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Mrs. O'Leary's Cow Crust

"Late last night while we were all in bed, Mrs. O'Leary left a lantern in a the shed. Her cow kicked it over and winked her eye and said, There'll be a hot time in the old town tonight." Anonymous

By Meathead Goldwyn

Catherine O'Leary was a humble Irish immigrant living on Chicago's near Southside. Late in the night of October 8, 1871 her barn caught on fire, and the conflagration spread on the wings of high winds through thousands of wooden structures. More than 2,000 acres were destroyed and 90,000 were left homeless. The Chicago Tribune reported that the cause of the Great Chicago Fire was Catherine's cow Daisy kicking over a lantern. Years later the story's author admitted he made up the story, but Mrs. O'Leary's cow continues to take the rap. So I have named this rub after her to help rehabilitate her rep.

Most spice rubs are a mix of herbs and spices and we rub them into the meat before cooking. This rub starts out that way, but then we transform it into a thick paste. The idea is, by mixing them in water we can extract more flavors and get them into the little pits and cracks on the surface of the meat. Normally marinades and rubs don't go very deep into the meat, but they can change the composition of the surface, and the use of water fills the microscopic gaps on the surface with flavor, and enhances browning and crust formation.

Beef Rub Recipe

Makes. a bit more than 4 tablespoons of dry rub, enough for an 10 to 12 pounds of beef after trimming.

Takes. 15 minutes.


2 tablespoons ground black pepper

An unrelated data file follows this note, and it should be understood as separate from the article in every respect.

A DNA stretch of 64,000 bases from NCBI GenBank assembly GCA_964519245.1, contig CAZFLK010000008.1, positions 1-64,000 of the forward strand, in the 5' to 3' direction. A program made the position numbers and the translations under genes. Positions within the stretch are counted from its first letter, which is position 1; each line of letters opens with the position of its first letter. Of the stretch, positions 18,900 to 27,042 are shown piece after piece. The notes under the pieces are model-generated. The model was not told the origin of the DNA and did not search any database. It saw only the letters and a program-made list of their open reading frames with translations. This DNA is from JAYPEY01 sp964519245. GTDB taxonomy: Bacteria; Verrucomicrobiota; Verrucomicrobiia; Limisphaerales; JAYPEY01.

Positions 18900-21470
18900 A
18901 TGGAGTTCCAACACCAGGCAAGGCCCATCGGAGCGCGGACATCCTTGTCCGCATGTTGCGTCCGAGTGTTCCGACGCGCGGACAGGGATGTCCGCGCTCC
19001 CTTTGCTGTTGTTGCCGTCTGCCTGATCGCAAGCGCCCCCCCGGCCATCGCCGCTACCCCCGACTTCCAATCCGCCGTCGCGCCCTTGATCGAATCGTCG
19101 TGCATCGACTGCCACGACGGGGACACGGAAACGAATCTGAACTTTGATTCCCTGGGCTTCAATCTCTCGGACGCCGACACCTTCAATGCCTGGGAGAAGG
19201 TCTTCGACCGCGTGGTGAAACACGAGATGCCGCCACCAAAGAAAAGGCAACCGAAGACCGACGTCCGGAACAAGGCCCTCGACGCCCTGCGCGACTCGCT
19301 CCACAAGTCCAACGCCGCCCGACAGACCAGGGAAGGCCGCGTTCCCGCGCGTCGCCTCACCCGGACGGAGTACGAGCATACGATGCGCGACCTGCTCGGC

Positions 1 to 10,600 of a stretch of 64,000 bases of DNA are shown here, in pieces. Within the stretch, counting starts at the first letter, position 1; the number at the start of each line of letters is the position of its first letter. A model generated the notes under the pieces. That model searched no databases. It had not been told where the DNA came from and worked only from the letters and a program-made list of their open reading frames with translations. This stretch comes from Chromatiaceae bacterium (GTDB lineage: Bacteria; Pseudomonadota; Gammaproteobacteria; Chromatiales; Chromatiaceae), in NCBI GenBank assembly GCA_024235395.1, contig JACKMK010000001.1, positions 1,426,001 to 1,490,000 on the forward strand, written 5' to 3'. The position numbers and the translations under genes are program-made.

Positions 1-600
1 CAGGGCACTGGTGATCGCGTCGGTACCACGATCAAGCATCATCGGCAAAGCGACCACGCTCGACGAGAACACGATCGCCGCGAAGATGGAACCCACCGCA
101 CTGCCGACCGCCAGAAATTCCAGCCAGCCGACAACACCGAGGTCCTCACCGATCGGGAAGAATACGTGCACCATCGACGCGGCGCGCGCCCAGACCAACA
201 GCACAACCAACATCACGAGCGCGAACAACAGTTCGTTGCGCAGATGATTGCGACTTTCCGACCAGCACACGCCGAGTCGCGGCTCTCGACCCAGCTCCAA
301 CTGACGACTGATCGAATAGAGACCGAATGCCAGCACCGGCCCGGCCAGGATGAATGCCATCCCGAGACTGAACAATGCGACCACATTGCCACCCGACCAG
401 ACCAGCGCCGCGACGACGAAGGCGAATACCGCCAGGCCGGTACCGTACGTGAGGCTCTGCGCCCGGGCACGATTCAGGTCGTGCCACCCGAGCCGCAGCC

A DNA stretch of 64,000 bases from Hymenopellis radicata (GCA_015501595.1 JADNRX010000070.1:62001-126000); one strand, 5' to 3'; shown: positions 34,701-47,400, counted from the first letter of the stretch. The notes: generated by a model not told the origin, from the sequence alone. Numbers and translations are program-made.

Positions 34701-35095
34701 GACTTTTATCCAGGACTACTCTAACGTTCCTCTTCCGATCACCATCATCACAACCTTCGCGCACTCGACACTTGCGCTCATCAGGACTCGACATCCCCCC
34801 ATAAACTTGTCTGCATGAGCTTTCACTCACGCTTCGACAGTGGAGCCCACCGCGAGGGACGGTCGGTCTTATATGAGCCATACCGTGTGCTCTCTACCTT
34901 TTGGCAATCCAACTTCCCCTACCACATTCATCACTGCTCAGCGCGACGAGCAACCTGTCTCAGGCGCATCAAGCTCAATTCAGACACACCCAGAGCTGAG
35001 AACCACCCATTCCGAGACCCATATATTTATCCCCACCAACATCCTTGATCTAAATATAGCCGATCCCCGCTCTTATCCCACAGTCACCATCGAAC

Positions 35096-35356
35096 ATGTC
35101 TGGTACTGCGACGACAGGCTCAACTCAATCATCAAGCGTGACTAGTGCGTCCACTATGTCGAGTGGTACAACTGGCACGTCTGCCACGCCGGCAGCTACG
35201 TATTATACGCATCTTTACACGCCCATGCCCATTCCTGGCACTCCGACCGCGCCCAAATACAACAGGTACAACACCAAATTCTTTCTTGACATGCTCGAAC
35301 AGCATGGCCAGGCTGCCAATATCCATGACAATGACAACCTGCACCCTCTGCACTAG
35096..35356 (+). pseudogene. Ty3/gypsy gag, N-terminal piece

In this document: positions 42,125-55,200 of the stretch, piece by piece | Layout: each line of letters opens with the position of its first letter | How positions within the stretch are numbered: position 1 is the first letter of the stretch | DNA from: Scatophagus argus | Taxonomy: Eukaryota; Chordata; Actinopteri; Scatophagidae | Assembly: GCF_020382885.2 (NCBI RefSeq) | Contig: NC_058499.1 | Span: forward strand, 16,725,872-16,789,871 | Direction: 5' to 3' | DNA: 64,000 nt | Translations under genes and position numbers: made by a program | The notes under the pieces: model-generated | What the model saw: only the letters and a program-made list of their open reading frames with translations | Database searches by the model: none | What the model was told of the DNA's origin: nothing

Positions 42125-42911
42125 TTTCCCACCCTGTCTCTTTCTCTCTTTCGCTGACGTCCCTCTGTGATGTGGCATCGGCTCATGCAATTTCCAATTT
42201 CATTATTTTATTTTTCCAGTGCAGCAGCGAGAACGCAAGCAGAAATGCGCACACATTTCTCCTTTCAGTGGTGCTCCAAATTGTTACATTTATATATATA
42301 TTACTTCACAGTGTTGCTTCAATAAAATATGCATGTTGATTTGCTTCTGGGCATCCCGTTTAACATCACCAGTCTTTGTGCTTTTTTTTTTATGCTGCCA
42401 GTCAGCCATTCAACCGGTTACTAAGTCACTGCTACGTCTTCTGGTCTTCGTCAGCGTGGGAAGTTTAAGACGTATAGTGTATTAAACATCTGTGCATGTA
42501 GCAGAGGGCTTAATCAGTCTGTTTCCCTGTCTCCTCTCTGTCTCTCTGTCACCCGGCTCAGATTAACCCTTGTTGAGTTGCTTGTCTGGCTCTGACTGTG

2 teaspoons dried rosemary leaves

2 teaspoons dried thyme or oregano

1 teaspoon garlic powder

1 teaspoon onion powder

1 teaspoon American paprika

1/2 teaspoon chipotle or cayenne powder

About the rosemary. You can leave the leaves whole or break them a bit with your hands. I throw them into a mortar and pestle and crush them just a bit to release their flavors. If you have fresh, double the quantity and coarsely chop it.

About the chipotle. Don't be a wuss. This is only 1/2 teaspoon for 10 pounds of meat, and it is all on the surface, not the interior. Like a viola, you don't notice it, but take it out of the orchestra and something is missing.

Optional. Add 2 tablespoons prepared horseradish.


1) Mix everything together in a bowl. Store in a jar for use later or proceed to the next step if you plan to use it now.

2) Dry brine the meat hours in advance. When it is time to use the rub, you can use it straight, or mix 1 part of the dry rub with 1 part water to make a paste. (Note: THis recipe used to be made by mixing with oil, but we discovered that the herbs dissolve much better in water).

3) Pat the meat dry with paper towels, pour the paste on and rub it in. You can cook right away.

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About this website. AmazingRibs.com is all about the science of barbecue, grilling, and outdoor cooking, with great BBQ recipes, tips on technique, science, mythbusting, and unbiased equipment reviews. Learn how to set up your grills and smokers properly, the thermodynamics of what happens when heat hits meat, and how to cook great food outdoors. There are also buying guides to hundreds of barbeque smokers, grills, accessories, and thermometers, as well as hundreds of excellent tested recipes including all the classics: Baby back ribs, pulled pork, Texas brisket, burgers, chicken, smoked turkey, lamb, steaks, chili, barbecue sauces, spice rubs, and side dishes, with the world's best all edited by Meathead Goldwyn.

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